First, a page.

I've been thinking recently about how to teach the Pythagorean theorem to high school students. As part of that thinking, I looked around to see how the topic was being taught in various textbooks, online videos, blog posts, etc. Typically, the discussion goes something like this:
First, the statement of the theorem is presented: For a right triangle with legs of lengths and and a hypotenuse of length , we have .
Next, a picture like the following one is presented as a visual:
The student is told that the two smaller squares add up in area to the largest square.
One can improve the final step by using what is sometimes called Einstein's proof. (See also this post by Terence Tao, this video by Numberphile, this article by Alexander Givental, and in particular this comment by Tim Gowers for discussion and presentation of this proof.) This proof is an improvement over the typical presentation for a few reasons: it makes the theorem feel more intuitive, and (especially with the discussion in Gowers's comment) it gives some indication of how one might discover the proof.
It might seem like the "exposition problem" for the Pythagorean theorem is solved: we started with a bunch of proofs that made the theorem feel unintuitive that we didn't know how to discover ourselves, and now we have a good proof along with a story for how to discover it.
I claim that there is still some work left! I think the Pythagorean theorem is a case where even the theorem statement itself seems bizarre (rather than just the proofs being bizarre). Given an arbitrary right triangle, how would one guess that ? And why would one even think this is a problem worth solving in the first place? I think this second question is easy to answer by pointing to the numerous applications of the theorem, so I will focus on the first question.
So with that background discussion out of the way, here is my proposal for how to teach the Pythagorean theorem, which is a kind of discovery fiction:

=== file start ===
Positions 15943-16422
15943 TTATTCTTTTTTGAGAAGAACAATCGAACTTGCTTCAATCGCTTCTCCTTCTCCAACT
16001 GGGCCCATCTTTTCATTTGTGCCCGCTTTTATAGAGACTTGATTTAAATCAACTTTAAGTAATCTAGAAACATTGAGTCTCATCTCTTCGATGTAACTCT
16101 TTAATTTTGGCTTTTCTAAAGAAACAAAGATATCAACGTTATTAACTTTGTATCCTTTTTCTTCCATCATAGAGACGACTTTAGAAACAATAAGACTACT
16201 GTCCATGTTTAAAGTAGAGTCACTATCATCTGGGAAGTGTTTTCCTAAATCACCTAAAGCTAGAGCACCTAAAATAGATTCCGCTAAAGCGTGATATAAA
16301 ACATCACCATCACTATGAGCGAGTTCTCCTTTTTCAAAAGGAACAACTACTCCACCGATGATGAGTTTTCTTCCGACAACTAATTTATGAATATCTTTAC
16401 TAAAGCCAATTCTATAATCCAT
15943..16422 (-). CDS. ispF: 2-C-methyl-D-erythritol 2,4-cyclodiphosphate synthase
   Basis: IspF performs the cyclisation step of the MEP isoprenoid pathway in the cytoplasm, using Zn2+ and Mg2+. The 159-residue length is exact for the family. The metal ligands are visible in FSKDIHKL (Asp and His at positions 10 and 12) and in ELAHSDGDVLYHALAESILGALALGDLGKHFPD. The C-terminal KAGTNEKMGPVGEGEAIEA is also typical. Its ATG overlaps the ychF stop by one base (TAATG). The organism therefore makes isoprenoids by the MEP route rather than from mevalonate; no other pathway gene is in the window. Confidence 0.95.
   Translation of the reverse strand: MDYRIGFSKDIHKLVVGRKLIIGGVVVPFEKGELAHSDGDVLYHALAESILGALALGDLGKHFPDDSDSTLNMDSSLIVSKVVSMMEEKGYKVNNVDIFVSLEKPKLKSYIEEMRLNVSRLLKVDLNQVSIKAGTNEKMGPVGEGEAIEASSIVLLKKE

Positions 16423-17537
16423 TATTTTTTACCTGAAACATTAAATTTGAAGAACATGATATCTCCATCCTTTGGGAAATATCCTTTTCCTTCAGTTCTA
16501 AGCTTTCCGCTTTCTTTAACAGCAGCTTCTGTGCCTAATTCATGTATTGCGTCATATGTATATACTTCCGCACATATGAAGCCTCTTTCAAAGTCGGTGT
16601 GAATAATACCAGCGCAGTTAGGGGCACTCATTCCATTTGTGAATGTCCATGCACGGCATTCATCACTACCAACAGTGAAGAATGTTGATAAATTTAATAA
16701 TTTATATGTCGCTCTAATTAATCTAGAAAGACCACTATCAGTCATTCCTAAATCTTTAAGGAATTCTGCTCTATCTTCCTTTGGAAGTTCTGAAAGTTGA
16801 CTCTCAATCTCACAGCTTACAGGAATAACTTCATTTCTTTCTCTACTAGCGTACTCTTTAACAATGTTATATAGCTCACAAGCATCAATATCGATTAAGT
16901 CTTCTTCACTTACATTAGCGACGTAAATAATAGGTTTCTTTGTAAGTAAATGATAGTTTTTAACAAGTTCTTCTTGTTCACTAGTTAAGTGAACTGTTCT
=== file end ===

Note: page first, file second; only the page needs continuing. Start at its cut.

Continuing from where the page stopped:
- Present the problem: this can be either finding the length of a vector/line segment in the Cartesian plane (given the and coordinates), or as finding the hypotenuse of a right triangle (given the lengths of the two legs). It is clear that once and are known, the length of the hypotenuse is determined. (Ideally if this was an in-person lesson, I would present the problem, then let the student just think about it on their own. Then parts of the lesson might just be discussing about whatever idea the student had/altering some of the approach based on ideas of the student.)
- Eventually, hit on the idea of specializing/simplifying the problem by taking the two legs to be the same length. In this case, it becomes really obvious (by drawing the picture) that the "bigger square" made using the diagonal of the original square is double the area of the original square. This opens up two interesting threads: (1) it shows that the length of the diagonal of the original square is , and this then could lead to a lesson on its own about irrational numbers; (2) it gives an idea of how to generalize this approach to the case where the legs don't have the same length.
- Attempt to generalize to the case where the legs have different lengths: Try to make the same drawing as in the square case. This will fail: the legs will have rectangles attached, and the hypotenuse will have a rhombus attached. There will be no obvious way to find the height of this rhombus, so no way to connect the area of the rhombus to the hypotenuse of the original triangle.